$$\sum _{j \in J_\ell \cap L_i}\beta _{r}(X_j')\cdot y_j\le 2b,\quad \text{ where } r=2^{2^\ell }. $$

Next, the sets \(D_\ell \) cannot become too large (as a function of \(\ell \)).

Lemma 7

For any \(\ell \), \(0 \le \ell \le \rho ,\) \(|D_\ell |\le k^2\), where \(k=2^{2^{\ell }}\). So \(|M_\ell |\le k^p\) for some constant p.

Proof

The claim is trivial for the last class \(\ell =\rho \) as \(k\ge m\) in this case. Now consider any class \(\ell <\rho \). For each \(i \in D_\ell \), we know \(\sum _{j \in \widetilde{L_i}}\beta _{k^2}(X_j')\cdot y_j> 2b\), where \(\widetilde{L_i}\) is as defined in line 7. Moreover, the subsets \(\{\widetilde{L_i} : i\in D_\ell \}\) are disjoint as the set J gets updated (in line 7) after adding each \(i\in D_\ell \). Suppose, for the sake of contradiction, that \(|D_\ell |>k^2\). Then let \(K\subseteq D_\ell \) be any set of size \(k^2\). By the LP constraint (8) on this subset K,

$$2b \cdot k^2 < \sum _{i\in K}\sum _{j \in \widetilde{L_i}}\beta _{k^2}(X_j')\cdot y_j \le \sum _{j\in L(K)} \beta _{k^2}(X_j')\cdot y_j \le b|K| = b\cdot k^2,$$

which is a contradiction. This proves the first part of the claim. Finally, the \(\lambda \)-safe property implies that \(|M_\ell |\) is polynomially bounded by \(|D_\ell |\).    \(\blacksquare \)

Using the definition of the DetCost instance and Lemma 6, we can show:

Lemma 8

The fractional solution \(\bar{y}\) is feasible for the LP relaxation (10) corresponding to the DetCost instance \({\mathcal {C}}\). Moreover, \(\theta \ge \max _j s_j\) and \(\psi \ge \max _j c_j\).

The above lemmas show that the algorithm is well-defined, so we can indeed use Theorem 4 to round \(\bar{y}\) into an integer solution. Recall that our final solution is \(N = N_H\cup N_L\). The next two lemmas follow from this rounding step.

Lemma 9

\(|N_H|+|N_L|\ge t\).

Lemma 10

For any class \(\ell \le \rho \) and resource \(i\in M_\ell \),

$$\begin{aligned} \sum _{j\in N_\ell \cap L_i} \beta _k(X'_j) \le 4\bar{\alpha } b, \quad \text{ where } k=2^{2^\ell }. \end{aligned}$$

We now focus on a particular class \(\ell \le \rho \) and show that the expected makespan due to tasks in \(N\cap J_\ell \) is small. Recall that \(k=2^{2^\ell }\). Let \(N_\ell := N\cap J_\ell \) and let \(\mathsf {Load}^{(\ell )}_i := \sum _{j\in N_\ell \cap L_i} X'_{j}\) be the load on any resource \(i\in [m]\) due to class-\(\ell \) tasks. We can now bound the makespan due to the truncated random variables.

Lemma 11

For any class \(\ell \le \rho \), \(\mathbb {E}\left[ \max _{i\in M_\ell } \mathsf {Load}^{(\ell )}_i\right] \le 4\bar{\alpha } b +O(1)\), and

$$\mathbb {E}\left[ \max _{i=1}^m \mathsf {Load}^{(\ell )}_i\right] \le 4\lambda \bar{\alpha } b +O(\lambda ) = O(\alpha \lambda ).$$

Proof

Consider a resource \(i \in M_\ell \). Lemmas 10 and 3 imply:

$$\Pr \left[ \mathsf {Load}^{(\ell )}_i> 4\bar{\alpha }b +\gamma \right] = \Pr \left[ \sum _{j\in \mathcal{N}_\ell \cap L_i} X'_{j} > 4\bar{\alpha }b +\gamma \right] \le k^{-\gamma },\quad \forall \gamma \ge 0.$$

By a union bound, we get

$$\Pr \left[ \max _{i\in M_\ell } \mathsf {Load}^{(\ell )}_i > 4\bar{\alpha }b +\gamma \right] \le |M_\ell |\cdot k^{-\gamma } \le k^{p-\gamma },\qquad \text{ for } \text{ all } \gamma \ge 0,$$

where p is the constant from Lemma 7. So the expectation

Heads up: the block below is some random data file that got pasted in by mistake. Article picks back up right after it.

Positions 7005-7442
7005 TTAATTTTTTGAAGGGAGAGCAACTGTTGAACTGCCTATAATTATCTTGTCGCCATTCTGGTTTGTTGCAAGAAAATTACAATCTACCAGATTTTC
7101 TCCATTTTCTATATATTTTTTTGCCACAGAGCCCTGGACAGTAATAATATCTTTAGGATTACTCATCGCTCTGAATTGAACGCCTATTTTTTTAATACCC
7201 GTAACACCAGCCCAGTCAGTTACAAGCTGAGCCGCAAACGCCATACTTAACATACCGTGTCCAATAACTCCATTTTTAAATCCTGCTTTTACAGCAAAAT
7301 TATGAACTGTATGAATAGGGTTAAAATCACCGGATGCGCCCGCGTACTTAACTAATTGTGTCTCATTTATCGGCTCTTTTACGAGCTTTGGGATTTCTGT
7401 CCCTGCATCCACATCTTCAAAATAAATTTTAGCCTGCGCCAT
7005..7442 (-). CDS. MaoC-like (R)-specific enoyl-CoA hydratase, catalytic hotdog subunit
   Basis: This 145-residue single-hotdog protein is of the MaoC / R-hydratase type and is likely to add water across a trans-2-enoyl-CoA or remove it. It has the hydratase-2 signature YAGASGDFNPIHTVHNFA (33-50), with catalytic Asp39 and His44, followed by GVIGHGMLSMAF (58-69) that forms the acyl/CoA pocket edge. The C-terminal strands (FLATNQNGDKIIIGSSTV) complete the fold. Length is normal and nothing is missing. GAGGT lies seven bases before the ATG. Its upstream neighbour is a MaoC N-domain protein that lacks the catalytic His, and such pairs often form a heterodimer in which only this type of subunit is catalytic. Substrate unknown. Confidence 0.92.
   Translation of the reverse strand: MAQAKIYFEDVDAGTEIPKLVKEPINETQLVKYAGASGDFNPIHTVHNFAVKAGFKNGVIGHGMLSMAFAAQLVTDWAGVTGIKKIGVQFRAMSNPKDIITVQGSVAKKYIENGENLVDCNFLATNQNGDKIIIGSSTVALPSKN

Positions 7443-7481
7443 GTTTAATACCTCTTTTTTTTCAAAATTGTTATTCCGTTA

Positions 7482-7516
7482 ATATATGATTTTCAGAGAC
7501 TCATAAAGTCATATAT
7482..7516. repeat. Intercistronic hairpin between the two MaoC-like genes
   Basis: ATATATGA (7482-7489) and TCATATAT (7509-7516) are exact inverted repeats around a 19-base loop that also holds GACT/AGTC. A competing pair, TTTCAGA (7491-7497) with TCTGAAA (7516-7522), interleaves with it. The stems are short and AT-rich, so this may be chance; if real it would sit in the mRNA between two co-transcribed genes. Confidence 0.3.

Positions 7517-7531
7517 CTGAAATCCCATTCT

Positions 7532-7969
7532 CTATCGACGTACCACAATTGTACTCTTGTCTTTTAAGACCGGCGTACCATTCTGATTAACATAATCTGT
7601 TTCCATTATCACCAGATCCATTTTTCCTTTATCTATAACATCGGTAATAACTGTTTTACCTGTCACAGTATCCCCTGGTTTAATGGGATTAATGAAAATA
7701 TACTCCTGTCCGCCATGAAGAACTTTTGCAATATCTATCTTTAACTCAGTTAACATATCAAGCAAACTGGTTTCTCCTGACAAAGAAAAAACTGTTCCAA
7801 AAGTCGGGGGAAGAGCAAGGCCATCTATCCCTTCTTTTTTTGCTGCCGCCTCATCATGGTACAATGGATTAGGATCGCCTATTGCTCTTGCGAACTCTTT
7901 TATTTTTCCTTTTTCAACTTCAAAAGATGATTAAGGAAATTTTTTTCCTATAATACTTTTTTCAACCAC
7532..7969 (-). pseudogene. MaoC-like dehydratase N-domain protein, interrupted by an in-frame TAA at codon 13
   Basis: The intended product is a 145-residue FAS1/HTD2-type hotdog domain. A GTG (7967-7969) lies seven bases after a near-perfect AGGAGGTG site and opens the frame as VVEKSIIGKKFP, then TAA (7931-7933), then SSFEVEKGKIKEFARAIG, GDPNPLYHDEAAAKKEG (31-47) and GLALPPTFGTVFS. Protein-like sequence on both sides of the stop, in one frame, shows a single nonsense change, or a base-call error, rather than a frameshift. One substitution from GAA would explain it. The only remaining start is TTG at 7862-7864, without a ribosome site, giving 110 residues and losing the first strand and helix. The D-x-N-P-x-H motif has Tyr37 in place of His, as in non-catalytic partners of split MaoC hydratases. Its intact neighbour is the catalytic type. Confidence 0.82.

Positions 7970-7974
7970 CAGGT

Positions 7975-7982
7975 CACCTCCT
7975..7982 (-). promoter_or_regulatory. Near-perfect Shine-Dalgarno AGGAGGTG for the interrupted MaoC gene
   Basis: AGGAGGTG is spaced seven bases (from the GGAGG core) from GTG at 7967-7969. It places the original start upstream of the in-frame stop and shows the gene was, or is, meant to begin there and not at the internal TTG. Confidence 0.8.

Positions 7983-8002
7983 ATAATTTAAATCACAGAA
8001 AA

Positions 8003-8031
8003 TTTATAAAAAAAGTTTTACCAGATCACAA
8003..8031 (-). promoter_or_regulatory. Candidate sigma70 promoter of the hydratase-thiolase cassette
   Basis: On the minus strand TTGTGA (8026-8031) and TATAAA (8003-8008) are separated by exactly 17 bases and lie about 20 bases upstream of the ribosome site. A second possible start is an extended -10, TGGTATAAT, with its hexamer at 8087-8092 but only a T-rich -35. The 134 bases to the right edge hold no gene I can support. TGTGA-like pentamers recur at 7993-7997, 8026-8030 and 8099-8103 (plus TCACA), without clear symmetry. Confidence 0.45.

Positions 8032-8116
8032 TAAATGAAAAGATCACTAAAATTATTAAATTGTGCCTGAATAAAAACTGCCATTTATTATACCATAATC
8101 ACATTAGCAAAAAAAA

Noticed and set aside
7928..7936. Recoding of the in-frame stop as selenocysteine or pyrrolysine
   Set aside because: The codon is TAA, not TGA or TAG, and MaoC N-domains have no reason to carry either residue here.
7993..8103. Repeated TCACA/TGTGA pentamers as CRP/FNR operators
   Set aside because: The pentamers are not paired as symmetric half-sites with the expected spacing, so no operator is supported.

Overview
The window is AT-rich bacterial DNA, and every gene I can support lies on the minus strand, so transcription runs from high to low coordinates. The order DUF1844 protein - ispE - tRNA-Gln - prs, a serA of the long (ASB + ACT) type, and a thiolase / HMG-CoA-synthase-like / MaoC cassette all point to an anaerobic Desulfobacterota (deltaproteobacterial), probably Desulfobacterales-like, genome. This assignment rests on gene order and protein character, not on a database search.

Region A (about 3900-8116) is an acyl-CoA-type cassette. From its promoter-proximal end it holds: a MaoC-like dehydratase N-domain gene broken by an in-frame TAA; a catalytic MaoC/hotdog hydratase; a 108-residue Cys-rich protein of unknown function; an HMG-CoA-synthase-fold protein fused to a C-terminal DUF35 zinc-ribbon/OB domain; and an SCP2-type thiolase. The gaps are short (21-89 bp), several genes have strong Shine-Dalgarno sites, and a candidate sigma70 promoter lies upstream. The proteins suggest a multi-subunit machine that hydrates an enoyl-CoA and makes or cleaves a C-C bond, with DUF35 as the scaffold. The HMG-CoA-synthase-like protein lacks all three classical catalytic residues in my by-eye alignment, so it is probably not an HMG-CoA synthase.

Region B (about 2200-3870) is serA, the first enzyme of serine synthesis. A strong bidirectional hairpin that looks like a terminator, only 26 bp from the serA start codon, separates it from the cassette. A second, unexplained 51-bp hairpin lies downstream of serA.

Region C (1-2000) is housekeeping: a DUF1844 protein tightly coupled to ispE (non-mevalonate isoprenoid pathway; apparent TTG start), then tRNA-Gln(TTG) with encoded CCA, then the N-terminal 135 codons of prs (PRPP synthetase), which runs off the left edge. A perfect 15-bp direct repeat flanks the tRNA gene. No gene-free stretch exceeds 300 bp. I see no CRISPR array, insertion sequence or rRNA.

$$\begin{aligned} \mathbb {E}\left[ \max _{i \in M_\ell }\mathsf {Load}^{(\ell )}_i\right]&= \int _{\theta =0}^\infty \Pr \left[ \max _{i \in M_\ell } \mathsf {Load}^{(\ell )}_i > \theta \right] d\theta \\&\le \,\, 4\bar{\alpha } b + p + 2 +\int _{\gamma =p+2}^\infty k^{-\gamma +p}\, d\gamma \,\, \le \,\, 4\bar{\alpha } b + p + 2 + \frac{1}{k(p+1)}, \end{aligned}$$

which completes the proof of the first statement.

We now prove the second statement. Consider any class \(\ell <\rho \): by definition of \(J_\ell \), we know that \(J_\ell \subseteq L(D_\ell )\). So the \(\lambda \)-safe property implies that for every resource i there is a subset \(R_i\subseteq M_\ell \) of size at most \(\lambda \) such that \(L_i\cap J_\ell \subseteq L(R_i)\cap J_\ell \). Because \(N_\ell \subseteq J_\ell \), we also have \(L_i\cap N_\ell \subseteq L(R_i)\cap N_\ell \). Therefore,

$$ \mathsf {Load}^{(\ell )}_i \le \sum _{z \in R_i} \mathsf {Load}^{(\ell )}_z \le \lambda \,\max _{z\in M_\ell } \mathsf {Load}^{(\ell )}_z.$$

Taking expectation on both sides, we obtain the desired result.

Finally, for the last class \(\ell =\rho \), note that any task in \(J_\rho \) loads the resources in \(D_\rho = M_\rho \) only. Therefore, \(\max _{i=1}^m \mathsf {Load}^{(\ell )}_i = \max _{z\in M_\ell } \mathsf {Load}^{(\ell )}_z\). The desired result now follows by taking expectation on both sides.    \(\blacksquare \)

Using Lemma 11 for all \(\rho \) classes, it follows that the expected makespan due to all truncated r.v.s is \(O(\alpha \lambda \rho )\). For the exceptional random variables, we use:

Lemma 12

\(\mathbb {E}\left[ \sum _{j\in N} X''_j \right] = \sum _{j\in N} c_j \le 4 \bar{\alpha }\).

Adding the contributions from truncated and exceptional r.v.s, the overall expected makespan is \(O(\alpha \lambda \rho )\), which completes the proof of Theorem 2.

Rights and permissions

Reprints and permissions

Copyright information

© 2020 Springer Nature Switzerland AG

About this paper

Check for updates. Verify currency and authenticity via CrossMark

Cite this paper

Gupta, A., Kumar, A., Nagarajan, V., Shen, X. (2020). Stochastic Makespan Minimization in Structured Set Systems (Extended Abstract). In: Bienstock, D., Zambelli, G. (eds) Integer Programming and Combinatorial Optimization. IPCO 2020. Lecture Notes in Computer Science(), vol 12125. Springer, Cham. https://doi.org/10.1007/978-3-030-45771-6_13

Download citation

  • DOI: https://doi.org/10.1007/978-3-030-45771-6_13

  • Published:

  • Publisher Name: Springer, Cham

  • Print ISBN: 978-3-030-45770-9

  • Online ISBN: 978-3-030-45771-6

  • eBook Packages: Computer ScienceComputer Science (R0)

Publish with us

Policies and ethics